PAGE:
I don’t want to over simplify and say it was entirely this; however, I do think at least some of the issue here came from a white writer trying to write black characters. Babst mentions things like the failures of the Army Corps of Engineers and the racial divide that placed the people of color in the areas that wound up with the most devastation, but she does it in a way that feels almost like an afterthought—she doesn’t show. She simply tells. A character gets up on their tiny soapbox for a moment, says their pithy background comment about how racism created the situation that Katrina revealed, climbs back down, and the narrative continues, totally disconnected from the point she was making. It was as if Babst herself didn’t realize there was such a racial impact to the storm until she learned about it afterwards, reading the newspapers, and felt compelled to share these nuggets to make her book more accurate. Which—these things are absolutely true—there was a huge racial impact. But Babst’s presentation of them was blunt and served more to make it clear she knew there was an impact so she could then carry on with the story she was otherwise telling.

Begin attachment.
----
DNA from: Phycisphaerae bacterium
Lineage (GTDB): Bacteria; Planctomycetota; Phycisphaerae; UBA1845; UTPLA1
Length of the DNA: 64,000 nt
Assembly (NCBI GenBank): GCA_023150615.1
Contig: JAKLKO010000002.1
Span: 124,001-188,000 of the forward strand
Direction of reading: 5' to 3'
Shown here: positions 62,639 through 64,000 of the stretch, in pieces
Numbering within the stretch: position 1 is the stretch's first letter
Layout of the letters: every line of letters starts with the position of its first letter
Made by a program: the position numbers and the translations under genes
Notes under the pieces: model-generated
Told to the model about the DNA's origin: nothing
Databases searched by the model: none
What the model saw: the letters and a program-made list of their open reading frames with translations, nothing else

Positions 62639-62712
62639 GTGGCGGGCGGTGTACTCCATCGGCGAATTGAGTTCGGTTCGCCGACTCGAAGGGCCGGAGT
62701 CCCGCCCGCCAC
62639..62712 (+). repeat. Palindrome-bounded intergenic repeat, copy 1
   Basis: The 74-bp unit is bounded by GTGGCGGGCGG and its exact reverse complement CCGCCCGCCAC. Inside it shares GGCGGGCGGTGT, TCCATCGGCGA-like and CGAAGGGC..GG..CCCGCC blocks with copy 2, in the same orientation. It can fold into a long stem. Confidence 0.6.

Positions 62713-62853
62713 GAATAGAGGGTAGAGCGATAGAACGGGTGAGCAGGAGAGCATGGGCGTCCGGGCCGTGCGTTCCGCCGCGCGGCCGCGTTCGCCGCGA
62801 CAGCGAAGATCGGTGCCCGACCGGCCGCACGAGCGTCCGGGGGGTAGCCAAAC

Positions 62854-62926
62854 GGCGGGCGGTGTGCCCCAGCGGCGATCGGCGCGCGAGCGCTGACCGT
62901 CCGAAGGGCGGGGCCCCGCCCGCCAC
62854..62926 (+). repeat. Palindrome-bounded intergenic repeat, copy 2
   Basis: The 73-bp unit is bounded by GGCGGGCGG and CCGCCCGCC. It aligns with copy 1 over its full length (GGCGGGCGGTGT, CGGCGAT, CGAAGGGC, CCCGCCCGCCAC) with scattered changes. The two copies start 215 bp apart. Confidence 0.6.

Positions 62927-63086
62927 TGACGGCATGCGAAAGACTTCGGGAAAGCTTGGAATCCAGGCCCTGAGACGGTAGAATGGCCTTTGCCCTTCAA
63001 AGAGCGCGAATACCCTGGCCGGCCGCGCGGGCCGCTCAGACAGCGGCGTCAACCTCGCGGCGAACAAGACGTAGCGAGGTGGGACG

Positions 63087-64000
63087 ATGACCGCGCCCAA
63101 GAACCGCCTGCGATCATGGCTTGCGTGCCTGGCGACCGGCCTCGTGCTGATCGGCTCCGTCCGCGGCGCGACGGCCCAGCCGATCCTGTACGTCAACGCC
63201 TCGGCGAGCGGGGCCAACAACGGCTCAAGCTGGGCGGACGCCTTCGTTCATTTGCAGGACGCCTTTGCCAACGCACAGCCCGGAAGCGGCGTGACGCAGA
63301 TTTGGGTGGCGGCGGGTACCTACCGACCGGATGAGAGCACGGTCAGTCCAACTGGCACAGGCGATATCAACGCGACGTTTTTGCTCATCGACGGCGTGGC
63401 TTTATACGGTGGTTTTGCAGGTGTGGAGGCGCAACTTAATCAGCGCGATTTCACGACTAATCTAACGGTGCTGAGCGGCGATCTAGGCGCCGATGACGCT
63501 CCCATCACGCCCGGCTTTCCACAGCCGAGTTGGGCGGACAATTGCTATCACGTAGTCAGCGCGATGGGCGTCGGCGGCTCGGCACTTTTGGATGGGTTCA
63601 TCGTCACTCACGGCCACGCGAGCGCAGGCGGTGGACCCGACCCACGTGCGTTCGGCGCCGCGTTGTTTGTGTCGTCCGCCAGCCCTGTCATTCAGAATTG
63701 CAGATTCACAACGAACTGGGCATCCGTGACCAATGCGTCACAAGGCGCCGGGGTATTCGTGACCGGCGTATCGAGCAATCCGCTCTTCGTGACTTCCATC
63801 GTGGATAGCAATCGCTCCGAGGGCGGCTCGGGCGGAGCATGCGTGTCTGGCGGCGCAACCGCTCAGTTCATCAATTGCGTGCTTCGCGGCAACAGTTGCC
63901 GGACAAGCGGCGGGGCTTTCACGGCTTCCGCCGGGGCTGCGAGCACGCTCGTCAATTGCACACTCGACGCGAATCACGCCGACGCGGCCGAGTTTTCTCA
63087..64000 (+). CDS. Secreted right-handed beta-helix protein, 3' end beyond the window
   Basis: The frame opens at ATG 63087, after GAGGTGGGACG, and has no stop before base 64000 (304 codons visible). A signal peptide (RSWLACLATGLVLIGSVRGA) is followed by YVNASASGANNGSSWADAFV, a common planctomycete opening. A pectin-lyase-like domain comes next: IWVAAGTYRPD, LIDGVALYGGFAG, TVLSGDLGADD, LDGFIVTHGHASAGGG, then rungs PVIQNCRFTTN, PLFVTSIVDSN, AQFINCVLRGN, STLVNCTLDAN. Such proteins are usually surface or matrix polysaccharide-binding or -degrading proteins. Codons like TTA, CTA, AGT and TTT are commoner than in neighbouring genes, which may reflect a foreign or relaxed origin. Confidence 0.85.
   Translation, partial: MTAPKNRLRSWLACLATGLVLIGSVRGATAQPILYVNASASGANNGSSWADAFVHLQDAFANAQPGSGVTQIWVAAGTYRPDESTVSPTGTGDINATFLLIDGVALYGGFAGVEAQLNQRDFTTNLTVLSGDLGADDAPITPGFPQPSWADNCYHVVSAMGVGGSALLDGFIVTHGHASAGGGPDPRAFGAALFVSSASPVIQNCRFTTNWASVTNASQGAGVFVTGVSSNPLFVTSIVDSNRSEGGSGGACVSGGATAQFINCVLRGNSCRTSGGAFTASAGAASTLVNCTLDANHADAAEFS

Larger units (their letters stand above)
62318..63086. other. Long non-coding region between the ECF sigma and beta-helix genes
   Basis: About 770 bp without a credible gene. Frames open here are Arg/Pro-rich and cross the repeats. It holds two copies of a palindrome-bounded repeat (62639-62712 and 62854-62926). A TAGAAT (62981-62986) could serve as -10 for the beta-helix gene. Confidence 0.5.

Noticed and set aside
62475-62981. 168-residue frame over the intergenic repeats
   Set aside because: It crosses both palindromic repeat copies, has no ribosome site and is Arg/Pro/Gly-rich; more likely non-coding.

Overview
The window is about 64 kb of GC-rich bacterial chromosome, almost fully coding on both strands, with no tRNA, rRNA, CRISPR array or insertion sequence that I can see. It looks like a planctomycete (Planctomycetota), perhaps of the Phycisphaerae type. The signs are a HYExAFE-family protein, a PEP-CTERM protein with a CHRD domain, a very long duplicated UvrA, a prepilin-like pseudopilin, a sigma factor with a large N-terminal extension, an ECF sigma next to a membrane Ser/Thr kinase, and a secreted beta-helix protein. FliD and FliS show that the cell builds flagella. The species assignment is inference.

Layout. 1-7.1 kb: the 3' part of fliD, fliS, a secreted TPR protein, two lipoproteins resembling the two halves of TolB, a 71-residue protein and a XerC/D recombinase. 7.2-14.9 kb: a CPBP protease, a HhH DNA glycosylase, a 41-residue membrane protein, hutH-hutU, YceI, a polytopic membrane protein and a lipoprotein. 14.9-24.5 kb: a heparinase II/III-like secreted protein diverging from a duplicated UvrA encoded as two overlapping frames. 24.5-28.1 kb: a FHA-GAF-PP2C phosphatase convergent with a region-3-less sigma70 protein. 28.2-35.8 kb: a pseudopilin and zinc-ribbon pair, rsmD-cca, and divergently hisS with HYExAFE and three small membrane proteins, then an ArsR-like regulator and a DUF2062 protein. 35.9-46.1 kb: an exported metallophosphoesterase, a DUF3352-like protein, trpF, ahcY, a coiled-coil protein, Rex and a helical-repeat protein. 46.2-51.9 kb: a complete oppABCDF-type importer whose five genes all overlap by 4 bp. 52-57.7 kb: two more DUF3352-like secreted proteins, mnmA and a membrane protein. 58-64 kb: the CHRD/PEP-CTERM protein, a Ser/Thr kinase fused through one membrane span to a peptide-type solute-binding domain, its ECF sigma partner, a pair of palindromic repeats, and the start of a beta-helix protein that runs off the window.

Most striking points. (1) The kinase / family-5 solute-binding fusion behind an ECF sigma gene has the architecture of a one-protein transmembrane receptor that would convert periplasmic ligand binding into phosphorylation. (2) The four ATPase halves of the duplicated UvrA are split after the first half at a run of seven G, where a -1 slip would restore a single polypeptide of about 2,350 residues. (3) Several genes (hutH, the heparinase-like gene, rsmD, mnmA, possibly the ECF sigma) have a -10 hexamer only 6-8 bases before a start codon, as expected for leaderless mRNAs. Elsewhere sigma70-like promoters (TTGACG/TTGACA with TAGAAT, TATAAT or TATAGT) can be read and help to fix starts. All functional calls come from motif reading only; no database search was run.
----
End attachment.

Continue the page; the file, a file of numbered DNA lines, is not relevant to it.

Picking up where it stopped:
Babst also attempts to get at some of the racial divide by having Joe be black and Tess be white—so, of course, Cora and Del are mixed race. This also didn’t seem to be done particularly well, especially when compared to a character like Rowan in Dreamland Burning. It felt almost like Babst wrote the story she wanted to tell, decided to make Joe black, and went back and changed some details to correspond to Joe being black. There is so much more here that could have been explored, but it felt half-hearted. I honestly wondered whether Babst had gotten POC beta readers.